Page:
Most people go through life perfectly happy in the knowledge that the real earth looks like it does on a standard Mercator projection map. Cartographers, map nerds and those that have seen this scene from the West Wing know that this is not really the case.
The map above reveals a rather shocking aspect of the First World War. While most people in Western Europe and North America focus on the trench warfare in Northern France and Belgium, it shows that Western European countries were nowhere close to suffering the worst casualty rates in the war.
Tesla Motors has quietly been creating a giant network of Supercharger stations that can quickly extend the range of their best selling Model S electric car. Here are a few maps showing how big that network could grow to by the end of next year.
The map above is a 2006 proposed plan to redrawn the borders of the Middle East by Ralph Peters, a retired United States Army lieutenant colonel, author, and Fox News commentator. It was original published in the Armed Forces journal in an article titled Blood borders: How a better Middle East would look.
The map would make sweeping changes throughout the region such as:
The map above shows which religion is the fastest growing in each country around the world based on data from Pew Research Center’s The Future of World Religions: Population Growth Projections, 2010-2050.
The colours are as follows:
The map above shows the parts of the Middle East with Kurdish populations and which could make up some or all of a future state of Kurdistan. In a recent article titled The Time of the Kurds, the Council on Foreign Relations explains that:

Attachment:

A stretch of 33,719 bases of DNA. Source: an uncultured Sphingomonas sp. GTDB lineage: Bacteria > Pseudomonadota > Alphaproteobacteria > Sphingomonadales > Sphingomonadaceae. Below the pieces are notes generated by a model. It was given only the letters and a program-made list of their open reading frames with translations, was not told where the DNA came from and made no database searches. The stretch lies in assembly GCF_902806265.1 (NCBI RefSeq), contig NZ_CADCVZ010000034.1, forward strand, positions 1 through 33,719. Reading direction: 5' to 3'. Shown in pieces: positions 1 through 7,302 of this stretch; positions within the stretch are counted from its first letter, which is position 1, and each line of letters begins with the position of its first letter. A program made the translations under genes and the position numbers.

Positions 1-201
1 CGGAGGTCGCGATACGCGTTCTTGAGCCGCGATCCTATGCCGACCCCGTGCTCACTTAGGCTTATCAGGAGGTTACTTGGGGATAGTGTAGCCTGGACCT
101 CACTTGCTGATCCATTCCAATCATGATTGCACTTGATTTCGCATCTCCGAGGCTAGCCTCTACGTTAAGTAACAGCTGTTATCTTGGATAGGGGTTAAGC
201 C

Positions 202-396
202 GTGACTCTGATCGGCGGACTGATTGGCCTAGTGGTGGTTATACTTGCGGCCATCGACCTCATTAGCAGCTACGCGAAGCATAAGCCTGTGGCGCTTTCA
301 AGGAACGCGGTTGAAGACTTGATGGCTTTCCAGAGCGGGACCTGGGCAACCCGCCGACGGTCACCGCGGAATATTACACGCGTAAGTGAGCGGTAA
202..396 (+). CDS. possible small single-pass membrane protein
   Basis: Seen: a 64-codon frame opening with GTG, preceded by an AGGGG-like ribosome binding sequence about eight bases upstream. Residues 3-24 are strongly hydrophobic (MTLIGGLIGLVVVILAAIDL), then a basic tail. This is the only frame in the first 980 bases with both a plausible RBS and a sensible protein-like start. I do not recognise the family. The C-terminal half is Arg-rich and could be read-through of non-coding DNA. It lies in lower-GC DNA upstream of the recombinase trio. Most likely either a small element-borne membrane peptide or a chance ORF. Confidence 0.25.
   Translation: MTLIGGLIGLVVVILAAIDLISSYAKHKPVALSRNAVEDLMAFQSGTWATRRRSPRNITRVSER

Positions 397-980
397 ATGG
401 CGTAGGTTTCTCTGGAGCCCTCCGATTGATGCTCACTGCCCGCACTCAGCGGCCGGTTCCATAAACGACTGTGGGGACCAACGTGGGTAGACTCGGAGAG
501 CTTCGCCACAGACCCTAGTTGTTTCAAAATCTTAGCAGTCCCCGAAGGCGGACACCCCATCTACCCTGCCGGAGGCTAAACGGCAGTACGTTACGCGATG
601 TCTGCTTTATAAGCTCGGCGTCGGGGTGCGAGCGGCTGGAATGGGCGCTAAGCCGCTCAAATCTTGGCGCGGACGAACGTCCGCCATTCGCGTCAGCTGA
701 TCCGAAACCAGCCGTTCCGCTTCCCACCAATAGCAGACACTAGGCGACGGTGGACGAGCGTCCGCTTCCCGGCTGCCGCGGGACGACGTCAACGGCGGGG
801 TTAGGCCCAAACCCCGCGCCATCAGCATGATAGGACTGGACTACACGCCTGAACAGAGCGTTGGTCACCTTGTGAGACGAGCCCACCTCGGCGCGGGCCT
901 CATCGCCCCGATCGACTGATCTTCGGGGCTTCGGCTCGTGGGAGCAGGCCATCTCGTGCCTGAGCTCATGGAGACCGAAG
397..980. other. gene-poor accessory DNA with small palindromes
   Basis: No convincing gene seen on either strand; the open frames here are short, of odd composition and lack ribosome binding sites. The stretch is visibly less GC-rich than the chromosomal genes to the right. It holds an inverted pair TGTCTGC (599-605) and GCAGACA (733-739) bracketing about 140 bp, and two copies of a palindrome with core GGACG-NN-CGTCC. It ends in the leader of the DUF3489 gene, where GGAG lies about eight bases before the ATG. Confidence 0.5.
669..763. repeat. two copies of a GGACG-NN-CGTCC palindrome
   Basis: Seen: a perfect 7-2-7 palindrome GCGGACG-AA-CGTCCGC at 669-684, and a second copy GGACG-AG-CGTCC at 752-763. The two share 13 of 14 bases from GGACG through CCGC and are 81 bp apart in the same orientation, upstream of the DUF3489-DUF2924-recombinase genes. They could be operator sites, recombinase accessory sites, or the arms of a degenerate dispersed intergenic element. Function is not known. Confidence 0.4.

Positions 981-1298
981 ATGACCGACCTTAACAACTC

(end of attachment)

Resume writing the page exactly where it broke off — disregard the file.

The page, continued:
Inspired by Ben Blatt’s What are the biggest immigrant groups in your state?, Giorgio Cavaggion created two flag maps of the most common country of origin of new legal immigrants to the United States.
Smelly Maps: The Digital Life of Urban Smellscapes is the amazing title of this series of maps that look at how London smells. The smelly maps project involves Daniele Quercia, Rossano Schifanella (University of Torino), Luca Maria Aiello (Yahoo Labs) and Kate McLean (Royal College of Art).
The map above shows the country of citizenship for the largest group of foreigners by German district. However, it doesn’t show the absolute or even relative numbers. So even districts with very few foriegners will still have one group that’s the largest.
In total, Germany had 6,180,013 people with non-German citizenship living there in 2011, according to zensus2011.de.